I’m getting out more, now. Not rushing out to pubs and all that stuff, but leaving the flat for more things than just going to work or shopping for food.
After last week’s jaunt, I decided to go for another bike ride around Manchester City Centre. This time, I thought I’d pay respects to three Manchester venues that this week announced they won’t be re-opening.
In reverse order of their importance to me-
Nexus Art Cafe has been one of my favourite coffee shops for years. I’ve gone there to write, do life drawing, and meet friends. It was a quirky semi-basement space, which hosted art exhibits and all sorts of other events. A not-for-profit, it was run by a Christian group that displays all the best qualities of religion- caring, inclusive, and all round decent. I’ll miss it, and I hope something as lovely rises from the ashes.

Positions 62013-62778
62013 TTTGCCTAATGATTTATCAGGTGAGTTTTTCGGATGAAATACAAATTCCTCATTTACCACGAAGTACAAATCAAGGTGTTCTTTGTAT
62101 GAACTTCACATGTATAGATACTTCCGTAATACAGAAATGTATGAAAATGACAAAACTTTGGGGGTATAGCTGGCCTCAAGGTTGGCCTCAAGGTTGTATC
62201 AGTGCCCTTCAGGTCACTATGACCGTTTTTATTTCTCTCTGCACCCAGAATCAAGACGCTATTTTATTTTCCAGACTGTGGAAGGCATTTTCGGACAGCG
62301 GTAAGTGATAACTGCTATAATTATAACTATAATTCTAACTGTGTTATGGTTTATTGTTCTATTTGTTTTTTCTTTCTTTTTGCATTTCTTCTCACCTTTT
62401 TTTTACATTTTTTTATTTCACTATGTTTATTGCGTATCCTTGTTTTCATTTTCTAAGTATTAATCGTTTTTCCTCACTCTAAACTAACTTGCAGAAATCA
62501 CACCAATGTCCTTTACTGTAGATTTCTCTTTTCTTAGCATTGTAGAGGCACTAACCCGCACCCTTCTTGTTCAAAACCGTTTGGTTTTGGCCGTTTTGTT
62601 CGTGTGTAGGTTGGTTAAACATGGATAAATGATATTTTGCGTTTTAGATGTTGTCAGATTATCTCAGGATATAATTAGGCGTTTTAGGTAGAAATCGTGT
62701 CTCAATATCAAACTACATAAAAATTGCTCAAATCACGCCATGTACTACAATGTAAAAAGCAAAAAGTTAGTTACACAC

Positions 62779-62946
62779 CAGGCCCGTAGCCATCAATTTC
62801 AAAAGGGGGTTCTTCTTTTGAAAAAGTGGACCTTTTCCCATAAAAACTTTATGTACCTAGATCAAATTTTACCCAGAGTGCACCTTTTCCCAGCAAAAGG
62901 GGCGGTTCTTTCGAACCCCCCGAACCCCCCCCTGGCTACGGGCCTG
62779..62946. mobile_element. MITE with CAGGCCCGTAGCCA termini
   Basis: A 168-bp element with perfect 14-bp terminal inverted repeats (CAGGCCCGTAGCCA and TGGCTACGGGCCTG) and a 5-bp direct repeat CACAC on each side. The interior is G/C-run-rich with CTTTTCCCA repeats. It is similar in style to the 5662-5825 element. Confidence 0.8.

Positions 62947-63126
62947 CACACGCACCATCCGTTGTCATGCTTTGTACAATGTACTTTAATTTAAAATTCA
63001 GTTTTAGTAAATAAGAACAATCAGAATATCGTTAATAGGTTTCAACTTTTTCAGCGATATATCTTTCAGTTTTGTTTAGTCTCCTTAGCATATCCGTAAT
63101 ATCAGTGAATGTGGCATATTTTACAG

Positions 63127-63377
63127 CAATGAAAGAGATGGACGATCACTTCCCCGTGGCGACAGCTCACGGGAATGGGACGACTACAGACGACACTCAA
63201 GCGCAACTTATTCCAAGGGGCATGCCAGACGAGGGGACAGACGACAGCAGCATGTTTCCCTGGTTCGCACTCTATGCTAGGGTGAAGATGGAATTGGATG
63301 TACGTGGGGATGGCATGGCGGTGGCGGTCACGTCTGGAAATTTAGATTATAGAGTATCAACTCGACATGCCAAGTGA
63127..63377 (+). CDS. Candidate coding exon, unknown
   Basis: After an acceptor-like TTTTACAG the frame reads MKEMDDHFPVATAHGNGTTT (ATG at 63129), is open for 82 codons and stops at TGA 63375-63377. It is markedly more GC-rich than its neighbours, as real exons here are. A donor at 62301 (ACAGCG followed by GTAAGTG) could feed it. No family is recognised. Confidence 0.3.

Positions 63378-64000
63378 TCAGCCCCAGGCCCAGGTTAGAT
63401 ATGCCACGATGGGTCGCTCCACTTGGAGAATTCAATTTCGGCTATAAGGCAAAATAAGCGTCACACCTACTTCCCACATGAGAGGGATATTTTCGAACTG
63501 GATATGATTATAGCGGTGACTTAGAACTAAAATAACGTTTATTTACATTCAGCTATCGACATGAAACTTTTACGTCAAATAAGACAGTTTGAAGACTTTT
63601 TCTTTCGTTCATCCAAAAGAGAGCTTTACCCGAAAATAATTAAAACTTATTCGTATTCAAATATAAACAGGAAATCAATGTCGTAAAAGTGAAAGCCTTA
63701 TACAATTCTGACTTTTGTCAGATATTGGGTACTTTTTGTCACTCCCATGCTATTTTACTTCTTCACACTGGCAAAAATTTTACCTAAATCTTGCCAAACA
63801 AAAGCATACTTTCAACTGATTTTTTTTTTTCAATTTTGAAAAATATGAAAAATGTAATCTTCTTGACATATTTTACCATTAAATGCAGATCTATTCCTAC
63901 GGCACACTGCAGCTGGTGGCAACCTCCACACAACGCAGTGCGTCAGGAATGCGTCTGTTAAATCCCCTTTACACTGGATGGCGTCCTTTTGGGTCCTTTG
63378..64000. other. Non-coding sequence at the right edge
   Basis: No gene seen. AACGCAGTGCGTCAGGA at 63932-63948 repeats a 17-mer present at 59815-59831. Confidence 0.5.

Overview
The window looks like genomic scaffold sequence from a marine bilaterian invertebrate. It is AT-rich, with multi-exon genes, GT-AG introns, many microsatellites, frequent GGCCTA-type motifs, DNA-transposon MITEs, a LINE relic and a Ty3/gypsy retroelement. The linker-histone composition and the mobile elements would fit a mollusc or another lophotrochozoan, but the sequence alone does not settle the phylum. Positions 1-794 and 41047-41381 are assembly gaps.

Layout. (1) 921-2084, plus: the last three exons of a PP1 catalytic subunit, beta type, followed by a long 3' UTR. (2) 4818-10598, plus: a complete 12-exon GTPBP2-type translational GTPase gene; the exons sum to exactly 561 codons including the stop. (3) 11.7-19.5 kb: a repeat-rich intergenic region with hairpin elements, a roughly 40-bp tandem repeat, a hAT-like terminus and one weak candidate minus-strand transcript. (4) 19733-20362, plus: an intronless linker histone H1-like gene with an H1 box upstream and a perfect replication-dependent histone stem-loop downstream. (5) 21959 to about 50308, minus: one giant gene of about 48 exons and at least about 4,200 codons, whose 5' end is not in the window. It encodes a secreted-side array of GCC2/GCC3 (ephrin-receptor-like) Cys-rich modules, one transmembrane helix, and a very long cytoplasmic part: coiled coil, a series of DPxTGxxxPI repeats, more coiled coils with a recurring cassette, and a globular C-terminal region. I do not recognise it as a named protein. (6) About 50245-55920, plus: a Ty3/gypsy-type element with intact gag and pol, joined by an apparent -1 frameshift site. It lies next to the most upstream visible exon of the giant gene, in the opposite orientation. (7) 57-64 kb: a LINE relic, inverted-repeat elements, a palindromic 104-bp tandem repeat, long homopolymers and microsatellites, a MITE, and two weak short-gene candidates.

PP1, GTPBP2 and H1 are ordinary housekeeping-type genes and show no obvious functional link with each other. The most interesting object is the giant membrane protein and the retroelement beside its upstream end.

The Deaf Institute. Two bars and a mid-sized music venue. I’ve drunk in there a few times, but may only have been to one gig. I would have liked to go to more….
I don’t know if I’ve ever been in Gorilla. I’ve been too broke for too many years to do the gigging I wish I could.
I’m sure these buildings will be taken over by new management, and the new venues that are created will hopefully be as good. It just sucks that they had to end this way.